The Working Group is also directed to convene stakeholders, including chemical critical infrastructure owners and operators and consensus standards organizations, to identify and share “best practices to reduce safety risks and security risks in the production and storage” of hazardous chemicals “including through the use of safer alternatives, adoption of best practices, and potential public-private partnerships.” The government has tried to address these types of issues as it developed the CFATS program and was unable to reach consensus.
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We anticipate that the tight timelines included in the Order may pose a challenge to the government,especially as DHS, NIST and other federal entities also try to implement and address the directives included in the cybersecurity executive order the president released earlier this year.
We also will watch its potential impact on the proposed DHS National Protection and Programs Directorate (NPDD) Ammonium Nitrate (AN) Security Program rule. Pursuant to that rulemaking, DHS is considering the impact of voluntary AN standards adopted previously by industry as well as the impact of duplicative federal rules under other security programs, including MTSA and CFATS.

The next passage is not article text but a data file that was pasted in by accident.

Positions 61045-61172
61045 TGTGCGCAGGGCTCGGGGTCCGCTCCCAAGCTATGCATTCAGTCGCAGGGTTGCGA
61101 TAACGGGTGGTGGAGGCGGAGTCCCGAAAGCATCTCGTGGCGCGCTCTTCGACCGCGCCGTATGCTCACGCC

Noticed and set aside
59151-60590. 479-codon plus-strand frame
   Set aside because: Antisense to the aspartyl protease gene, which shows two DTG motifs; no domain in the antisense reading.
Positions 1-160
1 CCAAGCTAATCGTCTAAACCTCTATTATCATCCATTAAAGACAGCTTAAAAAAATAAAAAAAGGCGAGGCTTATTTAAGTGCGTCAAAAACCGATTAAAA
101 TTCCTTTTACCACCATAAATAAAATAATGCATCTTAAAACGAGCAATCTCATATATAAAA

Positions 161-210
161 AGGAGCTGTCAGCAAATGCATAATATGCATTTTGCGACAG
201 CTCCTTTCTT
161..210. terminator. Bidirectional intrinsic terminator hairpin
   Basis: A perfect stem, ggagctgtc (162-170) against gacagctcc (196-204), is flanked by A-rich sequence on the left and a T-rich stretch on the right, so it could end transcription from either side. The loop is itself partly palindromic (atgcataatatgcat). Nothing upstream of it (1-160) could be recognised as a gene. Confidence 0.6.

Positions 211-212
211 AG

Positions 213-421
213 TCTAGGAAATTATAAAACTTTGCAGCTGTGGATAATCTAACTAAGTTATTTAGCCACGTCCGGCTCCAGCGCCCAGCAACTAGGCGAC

What We Can Do to Help
Hunton & Williams’ homeland security practice can assist companies in developing and understanding the impact of the administration’s proposals on cybersecurity and related policies. A review of a company’s current cybersecurity regulatory footprint may aid in understanding the potential impact.
In addition, we can assist affected companies in working with appropriate members of Congress and agency officials to ensure that their concerns and risks are understood prior to enactment of the legislation. If you would like more information on how Hunton & Williams can assist with responding to this and other issues, please visit our practice pages for Homeland Security; Mining, Petroleum and Related Chemicals;
and Government Relations and Regulated Markets and Energy Infrastructure.